An even more important item is realizing what your personality strengths and weaknesses are.

As a very introverted person, I realized my musical ideas didn’t shine through as well as they could, so with the help of teachers and years of practice, I became a much more confident teacher, performer, and person. One of my strengths is that I have an easy-going and generally optimistic attitude, which lends to being easy to work with. Consider what your own strengths and weaknesses are and realize how they might help/hinder your job opportunities and professional image.


The act of obtaining and retaining valuable job connections is absolutely essential to the cultivation of a successful music career. You’ve just moved to a new town or graduated from college, first step—get in contact with local violists and musicians. If possible, try to play for them and ask for feedback, or if you have an audition coming up soon, have them listen to you.

Not only are you gaining insightful information about your playing, you are also creating a relationship with that person that could lead to work down the road. If they are not able to hear you play, an informational interview is helpful to gain other leads in seeking out jobs. All of this could be done via in-person meeting, phone call, or even Skype. And as a reminder, when contacting very influential and respected teachers/performers around the area, be prepared to pay a lesson fee; you can write it off on your taxes as a business expense later.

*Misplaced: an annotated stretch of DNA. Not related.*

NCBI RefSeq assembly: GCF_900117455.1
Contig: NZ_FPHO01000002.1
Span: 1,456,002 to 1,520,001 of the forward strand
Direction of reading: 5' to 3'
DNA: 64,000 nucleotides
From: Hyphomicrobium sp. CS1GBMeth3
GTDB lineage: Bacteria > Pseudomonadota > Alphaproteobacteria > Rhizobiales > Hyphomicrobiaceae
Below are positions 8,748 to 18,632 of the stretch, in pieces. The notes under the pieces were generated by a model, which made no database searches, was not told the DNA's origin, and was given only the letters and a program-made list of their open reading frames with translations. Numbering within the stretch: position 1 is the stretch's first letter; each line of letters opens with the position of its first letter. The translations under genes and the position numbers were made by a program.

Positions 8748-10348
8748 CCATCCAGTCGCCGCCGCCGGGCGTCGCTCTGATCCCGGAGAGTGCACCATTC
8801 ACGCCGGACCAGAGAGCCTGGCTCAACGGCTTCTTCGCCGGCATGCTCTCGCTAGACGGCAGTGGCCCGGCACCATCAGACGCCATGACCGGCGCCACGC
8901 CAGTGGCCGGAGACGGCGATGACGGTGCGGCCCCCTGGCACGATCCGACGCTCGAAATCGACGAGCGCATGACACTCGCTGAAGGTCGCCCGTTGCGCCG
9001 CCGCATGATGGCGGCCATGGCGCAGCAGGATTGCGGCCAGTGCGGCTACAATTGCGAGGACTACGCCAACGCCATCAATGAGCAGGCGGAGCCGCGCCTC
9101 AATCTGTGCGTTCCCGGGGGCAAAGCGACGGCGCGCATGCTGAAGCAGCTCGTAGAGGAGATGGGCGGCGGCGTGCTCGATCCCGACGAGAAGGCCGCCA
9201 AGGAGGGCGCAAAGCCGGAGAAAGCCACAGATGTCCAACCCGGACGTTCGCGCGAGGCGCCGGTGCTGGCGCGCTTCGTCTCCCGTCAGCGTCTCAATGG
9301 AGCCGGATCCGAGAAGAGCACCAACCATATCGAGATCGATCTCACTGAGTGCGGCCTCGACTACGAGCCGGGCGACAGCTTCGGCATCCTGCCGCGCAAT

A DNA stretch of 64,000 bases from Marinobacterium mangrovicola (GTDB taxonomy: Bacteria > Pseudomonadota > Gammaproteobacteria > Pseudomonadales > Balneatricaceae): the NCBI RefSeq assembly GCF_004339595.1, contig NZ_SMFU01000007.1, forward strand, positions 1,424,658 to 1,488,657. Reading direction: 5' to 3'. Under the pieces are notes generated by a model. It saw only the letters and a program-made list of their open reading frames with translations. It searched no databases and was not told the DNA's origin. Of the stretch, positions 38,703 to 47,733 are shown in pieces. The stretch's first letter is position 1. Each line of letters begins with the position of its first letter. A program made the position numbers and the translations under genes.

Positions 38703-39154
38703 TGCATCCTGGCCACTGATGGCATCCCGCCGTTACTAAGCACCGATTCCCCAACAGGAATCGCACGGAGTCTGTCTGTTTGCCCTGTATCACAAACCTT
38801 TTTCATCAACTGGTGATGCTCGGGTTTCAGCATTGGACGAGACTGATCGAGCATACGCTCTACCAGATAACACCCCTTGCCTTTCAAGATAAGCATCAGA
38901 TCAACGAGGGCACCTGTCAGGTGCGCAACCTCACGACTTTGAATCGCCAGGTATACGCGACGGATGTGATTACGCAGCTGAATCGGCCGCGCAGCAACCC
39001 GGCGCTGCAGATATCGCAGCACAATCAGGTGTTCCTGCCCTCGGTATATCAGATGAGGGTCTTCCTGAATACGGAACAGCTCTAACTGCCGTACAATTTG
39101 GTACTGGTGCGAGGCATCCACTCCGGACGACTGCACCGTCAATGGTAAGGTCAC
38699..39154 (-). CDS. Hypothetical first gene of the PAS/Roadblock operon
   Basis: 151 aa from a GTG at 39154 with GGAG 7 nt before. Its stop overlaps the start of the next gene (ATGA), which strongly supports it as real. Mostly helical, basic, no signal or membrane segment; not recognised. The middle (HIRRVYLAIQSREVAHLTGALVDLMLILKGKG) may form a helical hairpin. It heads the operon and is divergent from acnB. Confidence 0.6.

In some situations, networking may come across as using others for your own benefit . . . this is the last thing you want your contact to feel about your relationship. A way to help with this problem is to offer them something in return for giving you information or listening to your playing. It could mean that you refer to them a private student or a gig down the road when you’re unable to take them on. It’s the gesture that counts, and it’s also a great way to remind them you’re working hard and making progress.

Lastly, never burn a bridge! The musical world is outrageously small, and those burned bridges could have helped you move further up the classical musician ladder.

Long-Term Thinking

Long-term thinking is a constant evaluation of how each decision you make will affect the future, and it is a mindset that will pay huge dividends if implemented successfully. Think 1, 5, and 10 years in the future: Where do you want to be? What will it take to get there? Who will you need to meet that could help propel you in that direction? If you make the decision to answer these questions today, think of how much closer you’ll be to reaching your goals. Make a habit of calculating decisions with a forward and long-term focus throughout your professional life, keep an open mind, treat every person with respect, and enjoy what you do. That’s the key to a successful entrepreneur.